This cartoon by Bruce Eric Kaplan was originally published in The New Yorker on April 20, 1992
He had beautiful hands — hands with long, slender fingers meant to caress ivory piano keys. Knuckles, she knew, were never the most flattering part of anyone’s body — gnarled and raisin-like skin stretched over delicate bones. And yet, there was a certain beauty in the way his knuckles bent and flexed over the piano, so she protested bitterly when he became a mechanic to make ends meet.
“We’ve got bills to pay,” he said with a matter-of-fact shrug, “And I can always
It doesn’t help
that my guitar starts complaining
a 1935 Epiphone Broadway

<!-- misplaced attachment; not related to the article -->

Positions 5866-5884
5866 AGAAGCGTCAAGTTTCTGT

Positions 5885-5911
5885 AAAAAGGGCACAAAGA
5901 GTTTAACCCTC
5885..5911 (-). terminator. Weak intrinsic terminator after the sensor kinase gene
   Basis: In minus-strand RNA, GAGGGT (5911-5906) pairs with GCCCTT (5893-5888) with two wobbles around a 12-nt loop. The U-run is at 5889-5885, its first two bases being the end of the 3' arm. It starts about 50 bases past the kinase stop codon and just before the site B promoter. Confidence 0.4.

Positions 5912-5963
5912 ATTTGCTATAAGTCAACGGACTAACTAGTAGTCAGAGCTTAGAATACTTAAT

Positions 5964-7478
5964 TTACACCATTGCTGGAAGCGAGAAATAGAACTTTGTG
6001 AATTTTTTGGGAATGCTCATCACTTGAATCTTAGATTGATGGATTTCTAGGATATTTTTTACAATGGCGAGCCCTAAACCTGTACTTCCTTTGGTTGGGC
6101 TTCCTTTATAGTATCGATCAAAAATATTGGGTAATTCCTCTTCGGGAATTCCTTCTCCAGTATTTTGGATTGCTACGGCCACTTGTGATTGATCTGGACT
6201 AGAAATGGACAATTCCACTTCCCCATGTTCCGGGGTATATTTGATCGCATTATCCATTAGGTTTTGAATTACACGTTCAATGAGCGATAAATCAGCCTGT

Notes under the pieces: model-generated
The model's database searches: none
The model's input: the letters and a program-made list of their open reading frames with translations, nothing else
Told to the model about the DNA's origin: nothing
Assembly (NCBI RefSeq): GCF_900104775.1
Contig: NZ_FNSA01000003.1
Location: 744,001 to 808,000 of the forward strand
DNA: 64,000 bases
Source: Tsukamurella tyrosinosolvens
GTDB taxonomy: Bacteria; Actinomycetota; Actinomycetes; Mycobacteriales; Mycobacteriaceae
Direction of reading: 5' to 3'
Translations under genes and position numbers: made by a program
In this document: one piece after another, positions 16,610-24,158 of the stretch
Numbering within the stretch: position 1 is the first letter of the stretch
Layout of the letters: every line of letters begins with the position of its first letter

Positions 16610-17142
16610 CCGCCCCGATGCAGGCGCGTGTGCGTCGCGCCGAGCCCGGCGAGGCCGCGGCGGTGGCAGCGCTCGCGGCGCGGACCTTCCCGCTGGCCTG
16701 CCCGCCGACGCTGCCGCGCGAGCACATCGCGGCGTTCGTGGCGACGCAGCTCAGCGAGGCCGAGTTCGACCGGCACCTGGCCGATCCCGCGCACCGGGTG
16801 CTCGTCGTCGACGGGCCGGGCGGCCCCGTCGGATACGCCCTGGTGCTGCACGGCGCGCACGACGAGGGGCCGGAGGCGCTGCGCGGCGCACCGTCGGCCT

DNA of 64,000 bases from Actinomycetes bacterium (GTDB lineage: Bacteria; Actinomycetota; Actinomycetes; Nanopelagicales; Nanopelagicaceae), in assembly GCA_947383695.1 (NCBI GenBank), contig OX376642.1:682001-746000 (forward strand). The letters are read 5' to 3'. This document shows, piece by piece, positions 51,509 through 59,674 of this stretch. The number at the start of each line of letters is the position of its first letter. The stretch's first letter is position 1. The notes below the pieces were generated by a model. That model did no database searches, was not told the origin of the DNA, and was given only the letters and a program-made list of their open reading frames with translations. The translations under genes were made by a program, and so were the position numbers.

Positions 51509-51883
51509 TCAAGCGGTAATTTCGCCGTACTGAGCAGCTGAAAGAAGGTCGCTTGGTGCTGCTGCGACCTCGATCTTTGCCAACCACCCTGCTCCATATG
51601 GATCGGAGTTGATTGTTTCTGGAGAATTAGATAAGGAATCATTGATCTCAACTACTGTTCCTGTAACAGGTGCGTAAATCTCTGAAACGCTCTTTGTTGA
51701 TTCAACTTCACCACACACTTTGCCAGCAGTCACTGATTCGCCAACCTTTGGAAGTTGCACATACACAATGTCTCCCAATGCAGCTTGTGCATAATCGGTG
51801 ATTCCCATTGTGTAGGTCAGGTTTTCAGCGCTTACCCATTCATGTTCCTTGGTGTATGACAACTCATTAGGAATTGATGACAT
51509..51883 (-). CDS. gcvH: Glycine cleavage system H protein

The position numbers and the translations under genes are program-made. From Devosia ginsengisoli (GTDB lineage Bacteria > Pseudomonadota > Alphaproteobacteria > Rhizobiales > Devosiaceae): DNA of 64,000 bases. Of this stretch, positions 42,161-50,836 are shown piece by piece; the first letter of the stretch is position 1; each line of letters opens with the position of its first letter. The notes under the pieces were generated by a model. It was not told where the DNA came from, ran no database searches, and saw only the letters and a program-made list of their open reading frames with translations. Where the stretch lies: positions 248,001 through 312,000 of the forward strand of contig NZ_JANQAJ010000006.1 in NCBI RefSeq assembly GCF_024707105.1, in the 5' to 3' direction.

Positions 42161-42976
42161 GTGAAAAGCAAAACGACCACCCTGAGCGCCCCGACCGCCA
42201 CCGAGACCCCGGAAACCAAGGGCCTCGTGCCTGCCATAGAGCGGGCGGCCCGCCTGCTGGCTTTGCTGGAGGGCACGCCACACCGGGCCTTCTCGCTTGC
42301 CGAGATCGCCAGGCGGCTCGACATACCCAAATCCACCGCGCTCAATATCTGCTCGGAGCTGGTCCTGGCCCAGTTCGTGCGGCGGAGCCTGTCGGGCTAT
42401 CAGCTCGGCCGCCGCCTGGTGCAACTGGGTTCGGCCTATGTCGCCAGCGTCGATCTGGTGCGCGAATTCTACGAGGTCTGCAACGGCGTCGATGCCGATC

probably had owners who were better players before me
and probably was in show business
when there was such a business
“Great Encounters” are book excerpts that chronicle famous encounters among twentieth-century cultural icons. In this edition, Art Blakey tells a story of Thelonious Monk, Coleman Hawkins and John Coltrane that took place during the 1957 recording session of Monk’s Music.
This bassist played in Ornette Coleman’s early bands before eventually leading the Liberation Music Orchestra, where he became known as one of free jazz’s founding fathers. Who is he?
Go to the next page for the answer!